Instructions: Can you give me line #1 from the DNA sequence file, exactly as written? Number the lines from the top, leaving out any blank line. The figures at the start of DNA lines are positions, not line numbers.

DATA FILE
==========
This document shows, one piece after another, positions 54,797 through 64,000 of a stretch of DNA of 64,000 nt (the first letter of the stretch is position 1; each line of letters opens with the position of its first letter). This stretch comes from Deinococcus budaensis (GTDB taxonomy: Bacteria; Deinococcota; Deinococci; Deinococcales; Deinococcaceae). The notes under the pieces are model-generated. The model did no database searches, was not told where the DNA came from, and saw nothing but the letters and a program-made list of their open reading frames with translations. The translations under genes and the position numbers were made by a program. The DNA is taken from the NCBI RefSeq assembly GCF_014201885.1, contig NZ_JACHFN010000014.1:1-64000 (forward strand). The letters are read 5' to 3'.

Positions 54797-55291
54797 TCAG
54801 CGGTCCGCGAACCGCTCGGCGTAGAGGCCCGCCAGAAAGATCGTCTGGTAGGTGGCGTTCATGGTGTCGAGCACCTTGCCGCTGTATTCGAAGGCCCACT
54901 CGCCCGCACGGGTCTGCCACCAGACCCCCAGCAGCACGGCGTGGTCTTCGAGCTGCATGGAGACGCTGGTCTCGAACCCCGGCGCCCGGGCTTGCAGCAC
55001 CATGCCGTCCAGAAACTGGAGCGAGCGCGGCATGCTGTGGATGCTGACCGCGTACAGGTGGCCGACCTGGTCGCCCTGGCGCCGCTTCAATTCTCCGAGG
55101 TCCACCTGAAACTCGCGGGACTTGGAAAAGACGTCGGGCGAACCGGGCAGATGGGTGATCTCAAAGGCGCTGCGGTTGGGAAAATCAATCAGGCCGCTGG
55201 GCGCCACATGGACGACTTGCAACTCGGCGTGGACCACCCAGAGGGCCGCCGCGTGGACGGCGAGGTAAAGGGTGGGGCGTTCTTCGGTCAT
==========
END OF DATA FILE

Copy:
This document shows, one piece after another, positions 54,797 through 64,000 of a stretch of DNA of 64,000 nt (the first letter of the stretch is position 1; each line of letters opens with the position of its first letter). This stretch comes from Deinococcus budaensis (GTDB taxonomy: Bacteria; Deinococcota; Deinococci; Deinococcales; Deinococcaceae). The notes under the pieces are model-generated. The model did no database searches, was not told where the DNA came from, and saw nothing but the letters and a program-made list of their open reading frames with translations. The translations under genes and the position numbers were made by a program. The DNA is taken from the NCBI RefSeq assembly GCF_014201885.1, contig NZ_JACHFN010000014.1:1-64000 (forward strand). The letters are read 5' to 3'.